Kale vs Spinach: Which Super Green Is More Nutritious?

Kale vs Spinach: Which Super Green Is More Nutritious?

Ah yes, the age-old debate between two of the most nutrient-dense leafy greens. Some say this feud dates back to the caveman’s first flex by fireside. In all seriousness, this superfood face-off is pure entertainment for health food enthusiasts. It’s also a way to settle the score between the two dark leafy greens. How does spinach stack up against the ruffled leaves of kale? This article aims to find out.

Both kale and spinach are super greens that contain a diverse mix of vitamins and minerals. If there’s one commonality between the two greens, it’s that health experts agree that they are both good for you. Back in the day, spinach was the green vegetable to be reckoned with. Popeye was notorious for emerging with fierce strength after consuming spinach. We wish it was fresh and not from a can, but we didn’t create the cartoon. Nowadays, kale is the popular kid in school, giving spinach a run for its money.

Why Should You Eat Leafy Greens?

Well, the correct answer is, “Because your mom said so.” Green vegetables, especially leafy green vegetables, offer powerful phytochemicals and antioxidants. Some of these antioxidants include carotenoid lutein, sulforphane, indole, and more. These work to support healthier vision, lower cholesterol levels, improve bone health, and work to fight cancerous cells. Additionally, leafy greens like kale and spinach are heart-healthy superfoods, working to naturally lower blood pressure levels. Lastly, they contain omega-3 fatty acids, which work to fight chronic inflammation in the body. 

The Tale Of The Tape

Kale:

Kale belongs to the Brassica family, which includes collard greens, Brussels sprouts, cabbage, broccoli, and other cruciferous vegetables. Kale comes in many varieties, but the one that stands out is the one with vibrant, curly green leaves. According to several research studies, kale exhibited anti-cancer, anti-inflammatory, and antioxidant properties. The two primary antioxidants include beta-carotene and lutein. There are also 45 other flavonoids that work to protect the body from oxidative stress, which can accelerate the development of arthritis, chronic obstructive pulmonary disease, cataracts, and atherosclerosis. 

Several studies on kale found that it may lower the risk of five different types of cancer, including bladder, colon, ovarian, prostate, and breast cancers. The glucosinolates in kale, which break down into isothiocyanate, are responsible for the anti-cancer benefits. The smaller isothiocyanate compounds help inhibit carcinogenic activity in the body. Additionally, they help to promote natural detoxification for optimal toxin elimination. One cup of raw kale includes the following recommended daily intake (RDI) of these nutrients:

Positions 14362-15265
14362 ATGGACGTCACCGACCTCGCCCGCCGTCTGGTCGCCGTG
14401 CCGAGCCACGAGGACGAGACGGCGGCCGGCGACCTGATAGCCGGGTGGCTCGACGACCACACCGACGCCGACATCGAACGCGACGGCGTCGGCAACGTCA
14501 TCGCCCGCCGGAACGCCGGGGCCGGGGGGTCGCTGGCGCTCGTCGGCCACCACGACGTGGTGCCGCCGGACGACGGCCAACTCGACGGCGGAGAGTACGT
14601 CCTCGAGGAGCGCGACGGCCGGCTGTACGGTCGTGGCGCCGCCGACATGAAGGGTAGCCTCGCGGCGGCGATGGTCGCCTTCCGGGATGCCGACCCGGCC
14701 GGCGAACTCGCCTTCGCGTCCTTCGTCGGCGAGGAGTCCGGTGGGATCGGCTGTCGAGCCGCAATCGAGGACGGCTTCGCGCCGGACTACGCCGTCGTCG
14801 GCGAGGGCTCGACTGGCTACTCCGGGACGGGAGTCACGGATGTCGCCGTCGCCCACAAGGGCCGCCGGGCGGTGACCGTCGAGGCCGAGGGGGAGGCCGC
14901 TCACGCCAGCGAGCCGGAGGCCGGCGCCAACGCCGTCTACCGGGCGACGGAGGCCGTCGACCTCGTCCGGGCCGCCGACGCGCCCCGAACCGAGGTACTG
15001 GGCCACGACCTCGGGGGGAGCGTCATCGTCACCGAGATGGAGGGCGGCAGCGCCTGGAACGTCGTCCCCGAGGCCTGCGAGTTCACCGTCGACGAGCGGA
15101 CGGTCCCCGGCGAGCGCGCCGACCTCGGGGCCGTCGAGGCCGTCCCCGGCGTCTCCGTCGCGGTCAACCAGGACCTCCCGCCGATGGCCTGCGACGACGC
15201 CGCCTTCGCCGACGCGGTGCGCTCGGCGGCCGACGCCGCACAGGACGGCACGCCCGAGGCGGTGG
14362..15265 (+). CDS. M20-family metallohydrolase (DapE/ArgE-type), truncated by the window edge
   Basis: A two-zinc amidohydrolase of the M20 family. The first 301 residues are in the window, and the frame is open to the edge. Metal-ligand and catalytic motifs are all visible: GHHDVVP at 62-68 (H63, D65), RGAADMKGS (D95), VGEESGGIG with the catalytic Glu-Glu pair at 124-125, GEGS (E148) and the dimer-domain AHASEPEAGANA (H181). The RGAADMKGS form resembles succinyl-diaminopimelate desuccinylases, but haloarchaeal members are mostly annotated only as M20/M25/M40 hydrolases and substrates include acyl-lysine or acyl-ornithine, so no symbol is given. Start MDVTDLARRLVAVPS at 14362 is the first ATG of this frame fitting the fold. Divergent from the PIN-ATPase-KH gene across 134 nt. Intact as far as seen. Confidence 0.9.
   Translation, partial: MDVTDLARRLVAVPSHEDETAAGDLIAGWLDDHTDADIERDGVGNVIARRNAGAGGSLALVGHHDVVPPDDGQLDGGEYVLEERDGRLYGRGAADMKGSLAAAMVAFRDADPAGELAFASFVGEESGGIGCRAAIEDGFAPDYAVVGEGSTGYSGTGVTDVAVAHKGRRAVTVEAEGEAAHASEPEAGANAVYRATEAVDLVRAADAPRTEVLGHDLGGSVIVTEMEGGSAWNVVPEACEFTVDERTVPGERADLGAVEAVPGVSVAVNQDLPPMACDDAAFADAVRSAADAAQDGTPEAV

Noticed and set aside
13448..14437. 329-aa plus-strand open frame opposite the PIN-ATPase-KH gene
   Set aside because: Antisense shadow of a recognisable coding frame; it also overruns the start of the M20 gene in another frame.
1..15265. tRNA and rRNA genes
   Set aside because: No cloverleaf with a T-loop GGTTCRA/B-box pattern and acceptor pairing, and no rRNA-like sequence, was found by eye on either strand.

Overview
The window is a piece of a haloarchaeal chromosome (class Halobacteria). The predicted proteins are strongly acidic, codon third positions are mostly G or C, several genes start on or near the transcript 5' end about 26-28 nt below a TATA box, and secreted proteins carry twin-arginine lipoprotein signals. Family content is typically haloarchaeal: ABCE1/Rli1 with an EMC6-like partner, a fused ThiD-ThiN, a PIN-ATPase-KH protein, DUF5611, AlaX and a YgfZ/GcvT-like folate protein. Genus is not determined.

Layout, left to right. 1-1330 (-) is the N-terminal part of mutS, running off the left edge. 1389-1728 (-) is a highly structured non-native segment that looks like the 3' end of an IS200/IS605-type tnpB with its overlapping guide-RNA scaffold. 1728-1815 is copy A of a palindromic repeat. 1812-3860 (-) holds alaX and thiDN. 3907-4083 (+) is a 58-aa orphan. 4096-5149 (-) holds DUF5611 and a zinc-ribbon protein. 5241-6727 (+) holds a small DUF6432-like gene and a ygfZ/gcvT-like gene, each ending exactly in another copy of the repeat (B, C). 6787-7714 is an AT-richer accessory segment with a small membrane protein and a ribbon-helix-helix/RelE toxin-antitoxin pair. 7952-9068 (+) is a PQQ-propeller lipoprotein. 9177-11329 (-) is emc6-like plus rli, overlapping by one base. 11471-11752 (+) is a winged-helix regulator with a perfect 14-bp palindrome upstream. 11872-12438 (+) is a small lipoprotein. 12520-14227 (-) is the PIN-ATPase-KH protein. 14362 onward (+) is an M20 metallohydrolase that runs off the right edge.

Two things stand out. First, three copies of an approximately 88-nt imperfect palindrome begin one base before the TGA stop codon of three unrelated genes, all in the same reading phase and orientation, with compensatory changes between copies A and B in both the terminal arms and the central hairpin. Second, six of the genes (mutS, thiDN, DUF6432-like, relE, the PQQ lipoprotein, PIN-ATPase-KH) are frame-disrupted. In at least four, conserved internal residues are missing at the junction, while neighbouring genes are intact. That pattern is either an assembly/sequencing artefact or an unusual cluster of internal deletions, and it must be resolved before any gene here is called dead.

• Vitamin K (68% of the RDI)
  • Vitamin A (6% of the RDI)
  • Vitamin C (22% of the RDI)
  • Calcium (4% of the RDI)
  • Riboflavin (6% of the RDI)
  • Magnesium (2% of the RDI)
  • Folate (3% of the RDI)
  • Vitamin B6 (2% of the RDI)
  • Iron (2% of the RDI)
  • Potassium (2% of the RDI)

Spinach:

Spinach may not be as trendy as kale is now, but it packs a serious nutritional punch. On a base level, spinach contains more iron, folate, magnesium, vitamin A, and vitamin K. Spinach also has a much more mild flavor than kale, which makes it more appealing to people who aren’t as keen about leafy greens. Spinach belongs to the same family as beets, quinoa, and chard. Similar to kale, spinach exhibits powerful anti-cancer properties from the many carotenoids. Spinach also contains epoxyxanthophylls, which work to protect men against aggressive prostate cancer. They also help to reduce excessive inflammation

Zeaxanthin, beta-carotene, and lutein are other flavonoids in spinach. They can help with bone issues, cardiovascular troubles, and certain issues related to inflammation. Spinach also contains glycoglycerolipids, which are fat-related molecules that protect the digestive tract’s lining. While spinach may not save the digestive tract from the Western diet, spinach may offer some protection and nourishment. One cup of raw spinach includes the following RDI of these nutrients:

  • Vitamin K (121% of the RDI)
  • Vitamin A (16% of the RDI)
  • Vitamin C (9% of the RDI)
  • Calcium (2% of the RDI)
  • Riboflavin (4% of the RDI)
  • Magnesium (6% of the RDI)
  • Folate (15% of the RDI)
  • Vitamin B6 (3% of the RDI)
  • Iron (5% of the RDI)
  • Potassium (4% of the RDI)

Ultimately, spinach and kale are incredibly beneficial for your health. They both contain concentrations of beneficial nutrients and are great greens to include in your diet. 

Sources:

https://health.clevelandclinic.org/kale-vs-spinach-which-is-heart-healthier/
https://www.healthline.com/nutrition/kale-vs-spinach
https://spoonuniversity.com/lifestyle/what-is-miso-and-is-it-actually-healthy
https://www.onegreenplanet.org/natural-health/food-face-off-health-benefits-of-kale-vs-spinach/

2021-04-02T17:15:34-07:00